Words related to *ters-

inter (v.)

"bury in the earth or a grave," c. 1300, formerly also enter, from Old French enterer (11c.), from Medieval Latin interrare "put in the earth, bury," from in- "in" (from PIE root *en "in") + Latin terra "earth" (from PIE root *ters- "to dry"). Related: Interred; interring.


"the sea between southern Europe and northern Africa," 1590s, earlier Mediterranie (c. 1400), from Late Latin Mediterraneum mare "Mediterranean Sea" (7c.), from Latin mediterraneus "midland, surrounded by land, in the midst of an expanse of land" (but in reference to the body of water between Europe and African the sense probably was "the sea in the middle of the earth"); from medius "middle" (from PIE root *medhyo- "middle") + terra "land, earth" (from PIE root *ters- "to dry").

The Old English name was Wendel-sæ, so called for the Vandals, Germanic tribe that settled on the southwest coast of it after the fall of Rome. The noun meaning "a person of Mediterranean race" is by 1888.

metatarsal (adj.)

"of or pertaining to the metatarsus," 1739, from metatarsus "middle bones of the foot" (early 15c.), from Medieval Latin metatarsus, from meta "between, next after" (see meta-) + tarsus (see tarsus (n.)). As a noun, "a metatarsal bone," by 1854.

parterre (n.)

1630s, "a system of beds of different shapes and sizes in which flowers are cultivated," from French parterre (1540s), from adverbial phrase par terre "over the ground;" see par + terrain. Meaning "the part of the floor of a theater beneath the galleries" is by 1711.

subterranean (adj.)

c. 1600, from Latin subterraneus "underground," from sub "under, beneath" (see sub-) + terra "earth, the ground" (from PIE root *ters- "to dry") + -an.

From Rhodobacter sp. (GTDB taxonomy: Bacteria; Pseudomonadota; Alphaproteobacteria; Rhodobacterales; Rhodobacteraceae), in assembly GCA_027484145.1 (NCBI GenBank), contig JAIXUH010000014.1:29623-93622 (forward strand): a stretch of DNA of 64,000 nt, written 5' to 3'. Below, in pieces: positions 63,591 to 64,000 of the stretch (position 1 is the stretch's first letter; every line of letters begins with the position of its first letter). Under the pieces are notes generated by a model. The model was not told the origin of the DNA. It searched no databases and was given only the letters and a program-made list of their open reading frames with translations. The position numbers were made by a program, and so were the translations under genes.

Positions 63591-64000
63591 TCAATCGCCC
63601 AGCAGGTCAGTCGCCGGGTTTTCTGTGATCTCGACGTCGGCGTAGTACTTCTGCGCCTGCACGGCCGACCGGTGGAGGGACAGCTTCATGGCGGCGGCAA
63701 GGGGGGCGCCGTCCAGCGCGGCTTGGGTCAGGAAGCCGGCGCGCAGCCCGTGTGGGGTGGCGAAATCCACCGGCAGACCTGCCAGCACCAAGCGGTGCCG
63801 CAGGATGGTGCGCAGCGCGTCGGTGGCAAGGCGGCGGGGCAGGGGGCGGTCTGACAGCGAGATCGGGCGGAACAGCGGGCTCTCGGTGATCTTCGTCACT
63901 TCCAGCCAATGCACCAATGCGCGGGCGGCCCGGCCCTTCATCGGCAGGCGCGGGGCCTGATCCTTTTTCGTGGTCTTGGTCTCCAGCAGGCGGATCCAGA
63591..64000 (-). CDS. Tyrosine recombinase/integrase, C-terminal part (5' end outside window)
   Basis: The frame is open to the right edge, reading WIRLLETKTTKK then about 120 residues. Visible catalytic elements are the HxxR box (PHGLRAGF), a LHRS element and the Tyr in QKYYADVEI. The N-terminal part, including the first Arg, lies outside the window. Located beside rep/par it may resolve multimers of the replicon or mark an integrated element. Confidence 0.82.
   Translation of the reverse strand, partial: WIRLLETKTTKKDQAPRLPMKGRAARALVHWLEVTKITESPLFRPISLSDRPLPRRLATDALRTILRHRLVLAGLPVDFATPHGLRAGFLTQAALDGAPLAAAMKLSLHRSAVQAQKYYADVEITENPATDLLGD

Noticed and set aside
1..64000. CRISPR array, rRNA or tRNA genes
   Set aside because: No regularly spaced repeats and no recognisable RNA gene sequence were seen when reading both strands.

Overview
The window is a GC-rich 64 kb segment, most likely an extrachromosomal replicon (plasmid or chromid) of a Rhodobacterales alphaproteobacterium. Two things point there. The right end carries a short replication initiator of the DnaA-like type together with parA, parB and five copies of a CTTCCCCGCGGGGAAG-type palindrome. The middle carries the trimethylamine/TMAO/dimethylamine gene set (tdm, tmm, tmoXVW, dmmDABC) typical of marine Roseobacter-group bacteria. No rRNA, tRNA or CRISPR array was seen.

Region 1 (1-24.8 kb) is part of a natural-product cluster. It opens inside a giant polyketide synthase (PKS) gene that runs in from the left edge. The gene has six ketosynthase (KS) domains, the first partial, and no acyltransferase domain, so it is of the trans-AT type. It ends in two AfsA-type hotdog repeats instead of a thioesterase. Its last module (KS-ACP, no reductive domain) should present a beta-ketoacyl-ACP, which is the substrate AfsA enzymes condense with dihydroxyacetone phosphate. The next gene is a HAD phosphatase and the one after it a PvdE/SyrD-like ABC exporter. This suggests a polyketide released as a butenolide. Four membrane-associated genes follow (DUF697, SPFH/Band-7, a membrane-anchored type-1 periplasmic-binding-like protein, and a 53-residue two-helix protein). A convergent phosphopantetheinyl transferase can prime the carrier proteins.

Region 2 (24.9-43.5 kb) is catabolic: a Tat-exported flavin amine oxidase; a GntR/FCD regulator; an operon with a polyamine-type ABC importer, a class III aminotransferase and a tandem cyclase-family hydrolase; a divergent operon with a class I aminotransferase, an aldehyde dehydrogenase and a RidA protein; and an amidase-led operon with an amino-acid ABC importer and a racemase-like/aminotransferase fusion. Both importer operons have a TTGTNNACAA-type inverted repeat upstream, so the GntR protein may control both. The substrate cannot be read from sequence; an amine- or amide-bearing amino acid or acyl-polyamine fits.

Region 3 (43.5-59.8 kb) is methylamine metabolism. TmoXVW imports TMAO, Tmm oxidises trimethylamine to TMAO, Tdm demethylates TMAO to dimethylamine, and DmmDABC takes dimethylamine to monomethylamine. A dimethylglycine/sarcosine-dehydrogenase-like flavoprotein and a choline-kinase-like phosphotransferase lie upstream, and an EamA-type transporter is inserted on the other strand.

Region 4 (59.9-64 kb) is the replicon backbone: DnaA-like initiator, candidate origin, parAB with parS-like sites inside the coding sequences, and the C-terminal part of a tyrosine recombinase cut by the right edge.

tarsal (adj.)

"of or pertaining to the ankle or instep," 1817, from tarsus (n.) + -al (1), or from medical Latin tarsalis.

tarsus (n.)

the ankle bones collectively, 1670s, Modern Latin, from Greek tarsos "ankle, sole of the foot, rim of the eyelid," originally "flat surface, especially for drying," from PIE root *ters- "to dry." The connecting notion is the bones of the "flat" of the foot (Greek tarsos podos).

Tartuffe (n.)

"pretender to piety," 1670s, from name of the principal character in the comedy by Molière (1664), apparently from Old French tartuffe "truffle" (see truffle), perhaps chosen for suggestion of concealment (Tartuffe is a religious hypocrite), or "in allusion to the fancy that truffles were a diseased product of the earth." Italian Tartufo is said to have been the name of a hypocritical character in Italian comedy.

terra (n.)

Latin, "earth," from PIE root *ters- "to dry."

terrace (n.)

1510s, "gallery, portico, balcony," later "flat, raised place for walking" (1570s), from French terrace (Modern French terasse), from Old French terrasse (12c.) "platform (built on or supported by a mound of earth)," from Vulgar Latin *terracea, fem. of *terraceus "earthen, earthy," from Latin terra "earth, land" (from PIE root *ters- "to dry").

As a natural formation in geology, attested from 1670s. In street names, originally in reference to a row of houses along the top of a slope, but lately applied arbitrarily as a fancy name for an ordinary road. As a verb from 1610s, "to form into a terrace." Related: Terraced.